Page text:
Join celebrated anthropological archaeologist, Professor Stephen Acabado, who will discuss how the expansion of the Spanish empire in the late 16th century spelled doom to most indigenous polities in the Philippines. Explore exceptions such as the Cordillera highlands, where the colonial government never managed to established a permanent presence during their 333-year reign.
The expansion of the Spanish empire in the late 16th century spelled doom to most indigenous polities in the Philippines. The colonial government, however, never established a permanent presence in the Cordillera highlands during their 333-year reign. The Ifugao, in particular, were able to repel multiple attempts by the Spanish at conquest. The culture-contact between the colonising power and local Ifugao communities resulted in the rapid economic and political transformations in the region; changes that were likely due to the Spanish presence in the adjacent lowlands. Using the concept of pericolonialism, this presentation focuses on the responses of indigenous peoples in the highland Philippines, who appear to have resisted/endured Spanish cooptation. These populations are on the periphery of Spanish conquest but were heavily affected by conquest. The archaeological record suggests rapid political and economic shifts occurred in the region that coincided with the arrival of the Spanish in the adjacent lowlands. Recent archaeological work in Bicol, a lowland region placed under Spanish administration within two years of contact, also suggest a dynamic response to conquest and colonialism. Bicol populations were resettled in centralised towns and cities through the reduccion policy, but they continued to practise indigenous life ways under Spanish influence. Undeniably, colonisation disrupted the local patterns of behaviour. However, it also provided space for new practices and traditions to emerge. This presentation therefore, calls for a rethinking of the concept of resistance and underscores the importance of maintenance of identities, religious continuity, food choices and differential power relationships among indigenous groups in colonised settings.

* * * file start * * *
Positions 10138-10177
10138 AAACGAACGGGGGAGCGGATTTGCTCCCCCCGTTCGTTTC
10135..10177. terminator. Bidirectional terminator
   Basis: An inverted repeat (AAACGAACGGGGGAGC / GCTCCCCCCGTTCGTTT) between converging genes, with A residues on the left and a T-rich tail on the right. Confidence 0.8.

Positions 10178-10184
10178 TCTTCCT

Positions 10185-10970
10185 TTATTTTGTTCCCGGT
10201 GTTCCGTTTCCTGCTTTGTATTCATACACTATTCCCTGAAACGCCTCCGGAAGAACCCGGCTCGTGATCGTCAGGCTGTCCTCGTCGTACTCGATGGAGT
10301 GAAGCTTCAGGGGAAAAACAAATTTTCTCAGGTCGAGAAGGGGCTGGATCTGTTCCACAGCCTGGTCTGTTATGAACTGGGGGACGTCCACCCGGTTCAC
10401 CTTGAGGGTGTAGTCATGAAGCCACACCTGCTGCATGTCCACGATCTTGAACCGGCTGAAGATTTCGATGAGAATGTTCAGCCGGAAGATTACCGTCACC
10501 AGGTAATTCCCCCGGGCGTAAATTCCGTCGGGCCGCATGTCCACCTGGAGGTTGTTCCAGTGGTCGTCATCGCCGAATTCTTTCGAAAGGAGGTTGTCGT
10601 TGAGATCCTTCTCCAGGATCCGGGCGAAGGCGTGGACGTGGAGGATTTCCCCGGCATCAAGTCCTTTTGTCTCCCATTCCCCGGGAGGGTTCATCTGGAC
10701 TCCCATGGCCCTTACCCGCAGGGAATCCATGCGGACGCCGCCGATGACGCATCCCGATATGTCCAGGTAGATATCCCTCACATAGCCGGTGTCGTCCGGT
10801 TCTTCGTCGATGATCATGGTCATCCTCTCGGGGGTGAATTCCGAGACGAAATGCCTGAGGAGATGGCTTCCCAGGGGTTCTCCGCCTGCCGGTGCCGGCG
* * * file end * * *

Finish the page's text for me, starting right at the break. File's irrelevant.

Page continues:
No need to book. Bring your lunch and join us in the Pitt Rivers Museum Lecture Theatre.